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I am using TPS61021 boost converter IC to increase input voltage from 1.2V to 3.3V. I have designed the boost converter from the application called TI WEBENCH.

Input Voltage: 1.2V

Output Voltage: 3.3V

Min current: 300mA

The PCB that I have designed, is measuring 3.3V, but the efficiency is pathetic. It is well below 25%. In the BOM, TI WEBENCH software recommends using 10UF 10V capacitor, but I am using 10uF 6.3V. I am not able to understand why efficiency is so low? Datasheet for Inductor.

Below in the tabular format I have written current values that I have measured from multimeter.

enter image description here

Fig.1 Measurement of current at different load resistance.

Fig.1 TI WEBENCH application output Fig.2 TI WEBENCH application output

Schematic in PCB designer software

Fig.3 Schematic design of Boost converter PCB picture

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    \$\begingroup\$ Datasheet link for that inductor? \$\endgroup\$ – Brian Drummond Jan 20 '18 at 15:59
  • \$\begingroup\$ Also, the cap you are using, after derating, is less than 40% of 10 uF, if you add the tolerance on top of that you are probably below the minimum cap required on the datasheet. Can you poke around with a scope? \$\endgroup\$ – Vladimir Cravero Jan 20 '18 at 16:00
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    \$\begingroup\$ "...current values that I have measured from multimeter" - be aware that there will be a voltage drop across the multimeter. At 570mA on the 2A range my meter dropped 230mV! For accurate efficiency calculation you should read all voltages and currents (input and output) simultaneously. \$\endgroup\$ – Bruce Abbott Jan 20 '18 at 17:33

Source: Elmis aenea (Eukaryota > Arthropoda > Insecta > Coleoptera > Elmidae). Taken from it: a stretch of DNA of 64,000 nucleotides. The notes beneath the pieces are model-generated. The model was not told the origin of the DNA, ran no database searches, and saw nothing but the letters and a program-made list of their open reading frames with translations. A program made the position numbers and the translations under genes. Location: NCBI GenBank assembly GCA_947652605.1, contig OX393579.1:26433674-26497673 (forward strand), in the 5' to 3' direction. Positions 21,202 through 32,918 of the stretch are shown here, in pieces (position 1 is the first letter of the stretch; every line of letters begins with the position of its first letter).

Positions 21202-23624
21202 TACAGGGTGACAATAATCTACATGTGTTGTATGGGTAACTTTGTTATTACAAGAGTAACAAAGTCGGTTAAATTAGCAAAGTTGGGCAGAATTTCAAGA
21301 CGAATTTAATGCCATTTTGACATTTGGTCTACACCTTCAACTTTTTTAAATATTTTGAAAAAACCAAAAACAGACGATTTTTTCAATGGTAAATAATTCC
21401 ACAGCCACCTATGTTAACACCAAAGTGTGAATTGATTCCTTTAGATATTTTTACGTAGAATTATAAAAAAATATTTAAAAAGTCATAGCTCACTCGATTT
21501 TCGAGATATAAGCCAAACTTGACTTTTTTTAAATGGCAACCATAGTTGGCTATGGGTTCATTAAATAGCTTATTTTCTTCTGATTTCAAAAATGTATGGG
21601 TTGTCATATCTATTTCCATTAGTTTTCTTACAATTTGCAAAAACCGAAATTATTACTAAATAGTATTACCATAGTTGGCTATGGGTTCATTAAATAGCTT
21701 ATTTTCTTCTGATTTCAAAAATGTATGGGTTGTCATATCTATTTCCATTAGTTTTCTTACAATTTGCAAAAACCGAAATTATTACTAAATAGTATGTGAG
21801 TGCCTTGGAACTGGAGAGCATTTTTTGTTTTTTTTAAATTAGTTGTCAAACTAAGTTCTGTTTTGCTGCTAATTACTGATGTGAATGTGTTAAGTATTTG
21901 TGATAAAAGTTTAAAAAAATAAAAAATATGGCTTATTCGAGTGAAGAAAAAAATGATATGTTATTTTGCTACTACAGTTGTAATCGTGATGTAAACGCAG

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Pin = 1.2V × 570mA = 684 mW

Pout = 3.3V × 105 mA = 346.5 mW

Efficiency = Pout/Pin = 346.5/684 = 50.7%

How on Earth did you come up with 18.42%?

Similarly, I get 64% and 70% for your other two loads. These numbers actually sound pretty good to me at these voltages. Did Webench give you any efficiency estimates for this specific configuration?

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What you did looks OK to me.

I suggest that you re-create the exact conditions for which an efficiency is mentioned in the datasheet and see if you then do get a good efficiency.

You use Vin = 1.2V but the datasheet only mentions efficiency for Vin = 2.4 V as far as I can see.

It is possible that the resistance of the power switches on the chip is much higher at Vin = 1.2 V although there's a higher voltage available at Vout, I am not sure if the internal power MOSFETs would use this voltage for their Vgs in order to decrease their Rds_on resistance.

Another thing to check is the capacitors, make sure they are low ESR types.

Also the inductor, make sure it can handle the current, from looking at the model you used this inductor is very likely to be OK in that regard.

Use a scope to see how much ripple there is at input and output and also if the SW pin of the IC properly reaches GND voltage and output voltage.

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